Eliminate pain and improve your oral health

Wisdom teeth are the third-last permanent molars. Most people have four wisdom teeth, two in the upper jaw and two in the lower jaw. These teeth are commonly called wisdom teeth because they usually erupt between the ages of 16 to 21, known as the ‘age of wisdom’.
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Why do I need my wisdom teeth removed?

The arrival of your wisdom teeth can cause pain or issues for your other teeth, especially if they become stuck or impacted, grow at an angle or only partially emerge. Wisdom teeth removal is one of the most common surgical procedures in the UK, and performed regularly at our practice.

A wisdom tooth is impacted when it is obstructed from erupting fully into the mouth by the tooth in front of it or the surrounding bone or gums. If your wisdom tooth is causing you pain, it is important to get it looked at. Improperly erupted wisdom teeth are breeding grounds for bacteria and may cause tooth decay, sometimes even affecting the neighbouring teeth. Infection of the overlying gums can take place as well, resulting in pain and swelling.

More serious problems such as the formation of cysts or tumours around an impacted tooth can occur, leading to destruction of the surrounding jawbone and neighbouring teeth. These conditions may require complex and extensive treatment. As problems can develop silently, without your knowledge, a check-up with your dentist is advisable.

We can assess the impact of your tooth on the rest of your mouth and remove it if necessary, especially if it is causing unnecessary decay, infection or gum disease. However, some wisdom teeth will not need to be taken out, and can be managed with other treatments.

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What does the treatment involve?

Your initial visit to the dentist would include an examination of your mouth and X-rays to determine the position of the wisdom teeth, their condition and the status of the adjacent teeth and bone.

Wisdom teeth removal is a minor surgical procedure that can usually be performed with little discomfort. The procedure can be performed under local anaesthesia (with or without sedation to control anxiety) or general anaesthesia. Your surgeon will advise you on the type most appropriate for your needs.

During the surgery, we lift the overlying gums to expose your wisdom tooth and bone. If it is particularly large or embedded, we may need to remove your tooth in sections. We then stitch your gum back into place.

Once your tooth has been removed, we ensure you are feeling well and give you some tailored advice on what to expect in the first few days following the procedure. Following surgery, some minor bleeding from the wound can be expected, which can be controlled by biting on a piece of gauze over the operation area for about half an hour. Facial swelling and discolouration of the overlying skin will also develop, increasing for the first 72 hours and subsiding thereafter. You may not be able to open your mouth as wide as usual for a few days.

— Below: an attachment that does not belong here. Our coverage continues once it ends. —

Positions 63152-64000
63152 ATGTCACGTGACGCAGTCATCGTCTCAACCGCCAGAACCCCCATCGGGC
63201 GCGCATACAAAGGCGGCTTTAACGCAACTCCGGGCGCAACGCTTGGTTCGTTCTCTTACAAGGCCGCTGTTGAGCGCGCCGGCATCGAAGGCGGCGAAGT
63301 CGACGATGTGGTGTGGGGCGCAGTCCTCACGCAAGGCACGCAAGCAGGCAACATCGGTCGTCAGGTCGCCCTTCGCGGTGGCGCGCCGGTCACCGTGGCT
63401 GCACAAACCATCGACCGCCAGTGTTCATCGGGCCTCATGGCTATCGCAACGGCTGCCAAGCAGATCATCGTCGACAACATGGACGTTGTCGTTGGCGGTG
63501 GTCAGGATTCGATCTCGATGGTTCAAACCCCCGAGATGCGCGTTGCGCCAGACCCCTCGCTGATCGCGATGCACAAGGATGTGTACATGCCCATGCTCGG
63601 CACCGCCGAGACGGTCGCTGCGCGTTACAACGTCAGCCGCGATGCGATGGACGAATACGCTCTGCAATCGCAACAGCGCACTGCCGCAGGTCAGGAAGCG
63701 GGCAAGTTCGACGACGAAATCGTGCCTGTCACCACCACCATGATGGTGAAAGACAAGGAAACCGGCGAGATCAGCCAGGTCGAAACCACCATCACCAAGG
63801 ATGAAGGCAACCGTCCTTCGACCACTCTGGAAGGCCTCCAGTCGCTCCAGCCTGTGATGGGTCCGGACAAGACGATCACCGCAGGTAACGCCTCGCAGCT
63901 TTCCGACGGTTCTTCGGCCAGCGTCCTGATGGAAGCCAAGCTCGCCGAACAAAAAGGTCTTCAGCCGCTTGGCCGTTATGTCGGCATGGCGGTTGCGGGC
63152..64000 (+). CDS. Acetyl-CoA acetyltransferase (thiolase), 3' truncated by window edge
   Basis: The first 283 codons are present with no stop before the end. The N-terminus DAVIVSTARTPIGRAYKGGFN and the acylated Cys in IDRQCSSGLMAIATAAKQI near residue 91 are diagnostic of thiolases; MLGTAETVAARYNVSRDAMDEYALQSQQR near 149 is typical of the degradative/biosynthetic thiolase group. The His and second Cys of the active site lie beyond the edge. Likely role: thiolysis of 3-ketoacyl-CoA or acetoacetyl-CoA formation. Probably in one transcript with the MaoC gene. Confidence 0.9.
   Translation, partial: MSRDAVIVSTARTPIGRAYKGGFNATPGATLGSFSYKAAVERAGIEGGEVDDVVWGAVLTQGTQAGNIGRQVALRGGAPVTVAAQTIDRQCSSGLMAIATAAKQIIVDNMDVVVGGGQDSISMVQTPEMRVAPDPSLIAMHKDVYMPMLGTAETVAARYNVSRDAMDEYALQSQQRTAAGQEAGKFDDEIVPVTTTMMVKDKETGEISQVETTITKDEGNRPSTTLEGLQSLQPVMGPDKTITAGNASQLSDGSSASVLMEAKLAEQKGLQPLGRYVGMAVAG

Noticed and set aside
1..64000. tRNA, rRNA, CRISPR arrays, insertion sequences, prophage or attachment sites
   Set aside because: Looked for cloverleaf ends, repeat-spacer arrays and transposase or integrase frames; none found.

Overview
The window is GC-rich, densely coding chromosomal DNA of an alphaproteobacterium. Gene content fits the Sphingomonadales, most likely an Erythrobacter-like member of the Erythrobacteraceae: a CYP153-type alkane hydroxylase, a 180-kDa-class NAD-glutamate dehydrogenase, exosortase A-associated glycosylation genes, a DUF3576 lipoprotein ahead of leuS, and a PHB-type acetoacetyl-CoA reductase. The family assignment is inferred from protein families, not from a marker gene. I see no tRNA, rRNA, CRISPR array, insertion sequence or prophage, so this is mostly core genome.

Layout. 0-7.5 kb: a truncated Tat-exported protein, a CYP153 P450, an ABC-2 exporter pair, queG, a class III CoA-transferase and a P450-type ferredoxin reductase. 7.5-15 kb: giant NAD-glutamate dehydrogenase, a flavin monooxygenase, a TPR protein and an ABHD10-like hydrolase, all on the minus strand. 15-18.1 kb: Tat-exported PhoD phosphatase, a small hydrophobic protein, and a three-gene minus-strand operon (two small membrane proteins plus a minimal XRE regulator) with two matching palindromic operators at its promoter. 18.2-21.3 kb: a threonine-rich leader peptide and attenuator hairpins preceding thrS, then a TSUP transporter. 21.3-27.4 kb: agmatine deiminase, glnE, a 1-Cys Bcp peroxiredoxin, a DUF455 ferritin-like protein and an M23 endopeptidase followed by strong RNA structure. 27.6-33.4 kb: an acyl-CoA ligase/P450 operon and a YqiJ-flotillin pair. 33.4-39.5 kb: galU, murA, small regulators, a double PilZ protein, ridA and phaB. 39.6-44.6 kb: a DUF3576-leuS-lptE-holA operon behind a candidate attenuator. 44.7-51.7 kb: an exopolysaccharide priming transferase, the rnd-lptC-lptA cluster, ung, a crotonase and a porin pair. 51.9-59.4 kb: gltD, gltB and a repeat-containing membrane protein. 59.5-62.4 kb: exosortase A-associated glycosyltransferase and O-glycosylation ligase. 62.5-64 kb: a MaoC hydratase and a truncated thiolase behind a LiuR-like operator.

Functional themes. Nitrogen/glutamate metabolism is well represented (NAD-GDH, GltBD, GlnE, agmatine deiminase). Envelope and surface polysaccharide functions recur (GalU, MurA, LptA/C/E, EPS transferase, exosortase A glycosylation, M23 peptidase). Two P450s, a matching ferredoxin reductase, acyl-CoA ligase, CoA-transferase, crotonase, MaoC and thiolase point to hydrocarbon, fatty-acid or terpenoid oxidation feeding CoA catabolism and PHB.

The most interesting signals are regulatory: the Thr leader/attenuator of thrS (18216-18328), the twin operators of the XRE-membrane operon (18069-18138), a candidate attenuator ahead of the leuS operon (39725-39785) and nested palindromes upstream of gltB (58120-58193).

Painkillers, antibiotics and an antiseptic mouthwash are usually prescribed after the surgery. You will be advised to maintain good oral hygiene and also to keep to a soft diet for a few days following your wisdom tooth removal.

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Frequently asked questions

  • The recovery time varies with each individual patient, depending on the complexity of the case. In most cases, you will experience swelling and tenderness for the first few days, which can be managed with over the counter painkillers, as advised by your dentist. Many patients are able to return to their normal daily routines soon after treatment.

  • If your wisdom tooth is not causing any pain or discomfort, there is usually no need to remove it. Some infections can be treated with a course of antibiotics and the wisdom tooth is able to be left, even if impacted, and kept an eye on at your regular dental examinations. However, if the problem persists, or the impacted tooth is causing issues with cleaning your teeth, we may decide it needs to be removed.

  • We use local anaesthetic to minimise your discomfort during the extraction, and you should not feel any pain. You may experience some pressure as we loosen your tooth, but this will not be painful and should not take long.

  • The procedure can take anywhere from a few minutes to around half an hour, depending on the complexity of the case. Your dentist will be able to give you an idea of the timescale at your initial appointment.

  • You should try and avoid eating hard, chewy or overly acidic foods immediately following your wisdom tooth removal. These can get lodged in the extraction site and cause infection or pain. It is best to stick to soft foods and drink lots of fluids at first. Your dentist will give you detailed advice on what to do following your treatment, including how long your recovery should take.

  • To prevent problems associated with impacted wisdom teeth, it is advisable to remove them early. The best time to remove them would be during the teenage years, before the roots of the teeth are fully formed and firmly embedded in the jawbone. Healing is also better during this period, with less risk of complications.

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